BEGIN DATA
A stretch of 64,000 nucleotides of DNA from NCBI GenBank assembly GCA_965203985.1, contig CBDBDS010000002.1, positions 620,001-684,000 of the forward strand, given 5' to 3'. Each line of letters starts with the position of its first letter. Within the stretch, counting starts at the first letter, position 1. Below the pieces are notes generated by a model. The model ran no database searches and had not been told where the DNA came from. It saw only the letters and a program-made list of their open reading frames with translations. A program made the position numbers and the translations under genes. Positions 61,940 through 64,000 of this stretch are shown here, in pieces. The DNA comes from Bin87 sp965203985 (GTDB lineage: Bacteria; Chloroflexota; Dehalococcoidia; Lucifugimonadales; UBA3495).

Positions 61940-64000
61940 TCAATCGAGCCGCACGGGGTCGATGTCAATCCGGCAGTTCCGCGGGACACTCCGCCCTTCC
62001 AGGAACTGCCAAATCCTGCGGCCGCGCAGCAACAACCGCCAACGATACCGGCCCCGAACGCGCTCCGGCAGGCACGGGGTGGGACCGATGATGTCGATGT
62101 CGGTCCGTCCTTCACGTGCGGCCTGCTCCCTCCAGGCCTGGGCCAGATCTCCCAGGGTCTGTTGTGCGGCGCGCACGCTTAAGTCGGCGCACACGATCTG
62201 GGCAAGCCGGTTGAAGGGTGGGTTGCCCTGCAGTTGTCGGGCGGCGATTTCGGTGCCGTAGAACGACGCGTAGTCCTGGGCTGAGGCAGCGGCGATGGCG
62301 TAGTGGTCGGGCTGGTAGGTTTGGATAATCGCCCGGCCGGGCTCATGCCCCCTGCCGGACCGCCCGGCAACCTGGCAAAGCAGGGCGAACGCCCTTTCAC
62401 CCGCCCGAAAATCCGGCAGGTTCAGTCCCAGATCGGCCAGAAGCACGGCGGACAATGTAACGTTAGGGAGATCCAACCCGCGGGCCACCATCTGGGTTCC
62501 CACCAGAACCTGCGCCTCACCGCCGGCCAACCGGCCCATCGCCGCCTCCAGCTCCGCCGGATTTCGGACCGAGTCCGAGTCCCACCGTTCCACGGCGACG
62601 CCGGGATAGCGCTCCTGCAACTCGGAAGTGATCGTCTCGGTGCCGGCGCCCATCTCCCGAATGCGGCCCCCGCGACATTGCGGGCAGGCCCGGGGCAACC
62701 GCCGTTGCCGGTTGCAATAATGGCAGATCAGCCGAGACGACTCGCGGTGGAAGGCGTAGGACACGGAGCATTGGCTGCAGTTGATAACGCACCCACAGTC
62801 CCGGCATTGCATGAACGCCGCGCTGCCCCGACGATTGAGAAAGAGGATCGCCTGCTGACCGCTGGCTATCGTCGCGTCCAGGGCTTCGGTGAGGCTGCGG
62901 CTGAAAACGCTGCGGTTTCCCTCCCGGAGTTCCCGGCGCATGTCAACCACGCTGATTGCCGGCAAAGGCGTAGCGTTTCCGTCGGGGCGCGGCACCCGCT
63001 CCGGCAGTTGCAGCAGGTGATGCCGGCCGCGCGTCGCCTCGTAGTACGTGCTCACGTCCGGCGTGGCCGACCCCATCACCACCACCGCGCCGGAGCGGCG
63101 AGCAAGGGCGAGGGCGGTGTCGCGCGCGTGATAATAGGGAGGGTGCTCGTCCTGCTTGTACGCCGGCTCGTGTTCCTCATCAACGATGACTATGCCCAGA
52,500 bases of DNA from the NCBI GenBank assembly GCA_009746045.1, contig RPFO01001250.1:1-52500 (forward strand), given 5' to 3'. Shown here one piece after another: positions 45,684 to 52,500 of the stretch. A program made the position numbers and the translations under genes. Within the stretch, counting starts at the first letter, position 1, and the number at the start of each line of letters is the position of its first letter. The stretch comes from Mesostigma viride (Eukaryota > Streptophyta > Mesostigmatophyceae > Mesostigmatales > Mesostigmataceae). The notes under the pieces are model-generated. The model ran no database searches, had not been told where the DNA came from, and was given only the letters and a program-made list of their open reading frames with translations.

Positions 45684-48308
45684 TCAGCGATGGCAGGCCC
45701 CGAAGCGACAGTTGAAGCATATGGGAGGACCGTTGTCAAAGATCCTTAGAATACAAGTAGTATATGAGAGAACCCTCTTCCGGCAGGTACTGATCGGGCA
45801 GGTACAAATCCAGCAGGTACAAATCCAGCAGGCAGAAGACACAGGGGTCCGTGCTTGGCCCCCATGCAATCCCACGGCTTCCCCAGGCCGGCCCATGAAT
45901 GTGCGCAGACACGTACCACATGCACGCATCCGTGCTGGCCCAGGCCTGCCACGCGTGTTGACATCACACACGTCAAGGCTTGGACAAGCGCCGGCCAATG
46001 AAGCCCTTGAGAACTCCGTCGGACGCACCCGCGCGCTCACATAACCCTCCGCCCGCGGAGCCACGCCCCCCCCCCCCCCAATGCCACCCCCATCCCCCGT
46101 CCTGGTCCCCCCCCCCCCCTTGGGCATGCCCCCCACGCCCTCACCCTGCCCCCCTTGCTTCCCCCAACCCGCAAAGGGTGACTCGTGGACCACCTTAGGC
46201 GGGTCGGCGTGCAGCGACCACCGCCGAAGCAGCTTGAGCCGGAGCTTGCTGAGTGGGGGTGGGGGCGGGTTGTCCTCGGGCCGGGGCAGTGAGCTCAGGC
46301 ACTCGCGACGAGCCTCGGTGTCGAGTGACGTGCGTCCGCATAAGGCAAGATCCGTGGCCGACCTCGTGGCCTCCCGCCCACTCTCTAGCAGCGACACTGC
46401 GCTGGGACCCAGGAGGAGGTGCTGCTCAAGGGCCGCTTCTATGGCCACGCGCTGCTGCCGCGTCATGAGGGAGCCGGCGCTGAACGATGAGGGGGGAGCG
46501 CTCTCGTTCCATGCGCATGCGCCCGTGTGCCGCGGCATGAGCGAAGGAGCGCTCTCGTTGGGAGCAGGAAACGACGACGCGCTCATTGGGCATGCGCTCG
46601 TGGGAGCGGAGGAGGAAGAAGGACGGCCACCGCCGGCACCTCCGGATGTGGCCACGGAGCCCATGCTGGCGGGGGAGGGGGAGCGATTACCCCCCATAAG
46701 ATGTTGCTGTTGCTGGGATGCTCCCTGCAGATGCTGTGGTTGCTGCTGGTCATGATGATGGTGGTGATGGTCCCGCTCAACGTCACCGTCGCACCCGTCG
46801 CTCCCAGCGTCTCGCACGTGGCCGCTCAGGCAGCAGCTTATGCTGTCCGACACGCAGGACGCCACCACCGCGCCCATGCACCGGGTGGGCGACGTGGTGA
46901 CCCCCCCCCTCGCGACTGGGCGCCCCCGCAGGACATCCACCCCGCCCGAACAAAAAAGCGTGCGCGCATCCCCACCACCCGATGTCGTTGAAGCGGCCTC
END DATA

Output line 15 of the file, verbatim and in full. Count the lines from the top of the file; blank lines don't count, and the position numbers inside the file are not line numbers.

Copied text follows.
63101 AGCAAGGGCGAGGGCGGTGTCGCGCGCGTGATAATAGGGAGGGTGCTCGTCCTGCTTGTACGCCGGCTCGTGTTCCTCATCAACGATGACTATGCCCAGA